Arguably one of the hardest things about being a landlord is handing over control of your rental property to your tenant. There’s not a lot you can do about what your tenant chooses to do day-to-day, including how they react to situations that they may find themselves in with their neighbours – whether it’s their fault or not.
Neighbourly disputes are amongst the most difficult things to deal with as a landlord. There’s no standard set of guidelines when it comes to solving the problems, as every situation is so different with an individual set of circumstances. Unfortunately, many people’s go-to solution when dealing with a problematic neighbour is to contact their landlord, making it your problem as well as theirs.
Our friends at CIA Landlord Insurance take a look at some common issues and how you can overcome them…
Noise is a very common complaint between neighbours. In fact, a third of people face inconsiderate neighbours who make too much noise and prevent them from sleeping – whether that’s loud music, a dog excessively barking, shouting and arguments or perhaps noisy DIY work such as drilling or hammering.
Our homes are our safe spaces where we go to relax and unwind after a long day at work. When someone else’s routine or lifestyle interrupts this peace and quiet day-in-day-out, the frustration can easily reach boiling point. Being kept up at night and a lack of sleep can have a knock-on effect to the rest of someones day, with low concentration levels and a negative impact on their wellbeing.
As the world’s population increases, we’re all living within close proximity to one another. In many cases, this only worsens the noise issue between neighbours. Luckily, noise ordinances are in place in the majority of areas, with the exception of small or rural communities, to control the limit of allowable noise levels at different times of the day. These are typically higher during the daytime hours and lower during nighttime hours.
In the event of a violation of these noise ordinances by your neighbour, it’s always best for your tenant to approach the neighbour first and try and resolve it that way. Often, all that’s needed is a chat on both sides to clear up the issue. Noise ordinance issues can also be reported to the police or other law enforcement agency, which will then usually be followed by a site visit to record sound levels and potentially issue fines and enforce corrective action.
Another incredibly common issue is boundary disputes. This can be anything from out of control hedges, dilapidated fences, shared driveways to building works. It’s slightly simplified with rental properties, in that issues such as fences falling down and walls needing repairs are the landlord’s responsibility to manage. It’s also a landlord’s responsibility to pay for the repairs so it may be you who ends up in the sticky situation if you’re not 100% clear on where your property’s boundaries start and end.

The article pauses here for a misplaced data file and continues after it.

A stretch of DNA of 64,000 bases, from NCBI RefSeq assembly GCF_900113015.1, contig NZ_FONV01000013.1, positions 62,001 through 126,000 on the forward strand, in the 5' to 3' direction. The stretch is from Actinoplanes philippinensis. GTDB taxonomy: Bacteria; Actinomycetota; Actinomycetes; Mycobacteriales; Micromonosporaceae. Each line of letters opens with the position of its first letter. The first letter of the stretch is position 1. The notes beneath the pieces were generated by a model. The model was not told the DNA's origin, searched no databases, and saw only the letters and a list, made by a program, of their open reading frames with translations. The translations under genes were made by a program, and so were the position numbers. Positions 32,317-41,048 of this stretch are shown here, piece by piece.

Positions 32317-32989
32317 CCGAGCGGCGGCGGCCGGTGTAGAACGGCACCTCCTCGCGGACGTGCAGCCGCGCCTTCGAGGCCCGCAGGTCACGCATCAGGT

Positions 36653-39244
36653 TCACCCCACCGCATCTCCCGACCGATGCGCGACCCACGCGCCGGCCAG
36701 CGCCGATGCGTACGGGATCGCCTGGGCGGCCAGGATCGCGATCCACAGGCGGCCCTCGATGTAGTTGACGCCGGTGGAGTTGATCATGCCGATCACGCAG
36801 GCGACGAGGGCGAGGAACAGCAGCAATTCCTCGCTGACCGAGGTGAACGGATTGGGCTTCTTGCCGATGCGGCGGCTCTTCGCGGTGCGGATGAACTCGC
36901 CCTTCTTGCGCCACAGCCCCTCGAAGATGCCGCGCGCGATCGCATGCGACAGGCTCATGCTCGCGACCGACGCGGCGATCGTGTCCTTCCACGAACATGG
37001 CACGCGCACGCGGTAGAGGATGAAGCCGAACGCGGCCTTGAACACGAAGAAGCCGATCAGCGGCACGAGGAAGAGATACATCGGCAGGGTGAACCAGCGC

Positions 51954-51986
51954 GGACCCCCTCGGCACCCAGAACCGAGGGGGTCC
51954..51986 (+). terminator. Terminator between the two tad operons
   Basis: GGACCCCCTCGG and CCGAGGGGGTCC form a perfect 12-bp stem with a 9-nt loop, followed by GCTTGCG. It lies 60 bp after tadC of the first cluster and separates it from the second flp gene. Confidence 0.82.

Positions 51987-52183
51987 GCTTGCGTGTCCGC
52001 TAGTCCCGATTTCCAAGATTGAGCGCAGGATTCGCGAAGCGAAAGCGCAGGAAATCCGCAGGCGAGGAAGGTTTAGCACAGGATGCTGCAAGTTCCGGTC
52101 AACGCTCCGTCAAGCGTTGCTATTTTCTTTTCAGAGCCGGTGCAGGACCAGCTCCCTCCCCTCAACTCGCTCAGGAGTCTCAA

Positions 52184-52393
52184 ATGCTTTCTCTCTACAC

Again, communication is key and boundary disputes can usually be avoided by a simple discussion between your, or your tenant, and the neighbour. It’s likely to be a simple misunderstanding. In saying that, make sure you approach the issue in the right way. Any negativity between you and the neighbour will ultimately affect your tenant, leaving them feeling unhappy about their tenancy and potentially leading to more problems.
Rented or not, everyone has the right to feel safe and sound in and around their home. Tensions can run high between neighbours as there’s nowhere to hide, so in the worst cases, situations reach boiling point and harassment, or even assault can take place.
So, what exactly is harassment? By definition, it’s any type of behaviour or action taken towards someone which threatens their own sense of security. Whether that’s violent threats, actual violence or verbal abuse, a number of things will be classed as harassment and will be taken seriously by law enforcement.
If your tenant is being harassed by a neighbour, they should let you know as soon as possible. Don’t get involved with the neighbour in question as you run the risk of making things much worse for your tenant. Instead, consider taking extra security measures such as fitting extra locks, outdoor lighting or maybe even installing CCTV cameras.
As a landlord, you can’t be held liable for the actions of another human being, so there’s no way that your tenant can threaten against you in the event of neighbourly disputes, however it is wise to ensure your tenants safety as much as you can. If the harassment persists, it’s time to pass the issue onto the police. Encourage your tenant to keep written records of any harassment so that the police have as much information as possible.
If trying to resolve the issue between you isn’t working, it may be time to turn to call your local mediation program to talk with a mediator. Mediation is when a third party impartial mediator helps to solve the issues and clear up misunderstandings so that you, your tenant and the neighbour can move forward. They listen to both sides of an issue and point out areas of common ground to guide the parties involved in crafting their own win/win solution. This is a much more attractive option than taking the issue to court.
The key with disputes is communication, and perhaps coming to a compromise. After all, your tenant is likely to be living in the property for an extended period of time and some battles just might not be worth fighting.
Give difficult neighbours the benefit of the doubt until you’ve spoken with them and tried to resolve the issue. Worst case scenario, there’s always the courts to turn to but hopefully, our advice means that you can handle neighbourly disputes without the help of the law.